Child's, The English And Scottish Ballads

Volume 7 of 8 from 1860 edition - online book

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And heaven by nature in this kind
Unto his heart did call. His brothers they did envy him,
But yet he need not care,                                   mo
And of his wealth, in portions large,
Unto them he did share.
This ballad is taken from The Crowne-Garland of Golden Roses, p. 20, Percy Society, vol. vi. An­other copy is in A Collection of Old Ballads, i. 130. A play called The History of Whittington was entered on the Stationers' books in Feb. 1604, and the "fa­mous fable of Whittington and his puss" is mentioned in Eastward Hoe, 1605. (Weber and Halliwell.)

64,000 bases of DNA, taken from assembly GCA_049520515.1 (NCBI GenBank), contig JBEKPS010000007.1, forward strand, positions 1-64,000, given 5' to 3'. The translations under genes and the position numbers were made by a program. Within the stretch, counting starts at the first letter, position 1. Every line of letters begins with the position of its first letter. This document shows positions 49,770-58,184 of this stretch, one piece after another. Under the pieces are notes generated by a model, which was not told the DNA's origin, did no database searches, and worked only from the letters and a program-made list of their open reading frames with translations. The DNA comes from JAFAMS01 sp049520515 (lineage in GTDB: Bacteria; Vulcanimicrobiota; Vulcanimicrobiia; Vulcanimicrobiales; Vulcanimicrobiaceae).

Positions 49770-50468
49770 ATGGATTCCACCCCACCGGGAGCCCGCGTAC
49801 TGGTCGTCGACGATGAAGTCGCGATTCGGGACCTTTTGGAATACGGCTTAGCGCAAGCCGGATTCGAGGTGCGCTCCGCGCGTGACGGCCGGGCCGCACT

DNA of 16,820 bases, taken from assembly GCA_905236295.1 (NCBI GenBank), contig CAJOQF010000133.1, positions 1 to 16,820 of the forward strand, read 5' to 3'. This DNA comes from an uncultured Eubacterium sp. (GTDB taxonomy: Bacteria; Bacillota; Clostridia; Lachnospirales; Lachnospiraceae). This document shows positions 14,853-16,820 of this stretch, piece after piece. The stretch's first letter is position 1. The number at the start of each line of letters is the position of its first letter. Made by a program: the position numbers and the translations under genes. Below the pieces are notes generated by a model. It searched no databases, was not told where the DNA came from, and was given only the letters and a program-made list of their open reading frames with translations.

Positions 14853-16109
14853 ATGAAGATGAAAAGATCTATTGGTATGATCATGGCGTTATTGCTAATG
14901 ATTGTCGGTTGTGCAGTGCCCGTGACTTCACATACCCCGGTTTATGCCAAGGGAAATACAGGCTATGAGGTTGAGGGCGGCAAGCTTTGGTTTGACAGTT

" There is something so fabulous," (says the editor of Old Ballads, following Grafton and Stow,) " or at least, that has such a romantic appearance, in the history of Whittington, that I shall not choose to relate it; but refer my credulous readers to common tradition, or to the penny histories. Certain it is that there was such a man ; a citizen of London, by trade a mercer, and one who has left public edifices and charitable works enow behind him, to transmit his name to posterity. Amongst others, he founded a house of prayer; with an allowance for a master, fel­lows, choristers, clerks, &c., and an almshouse for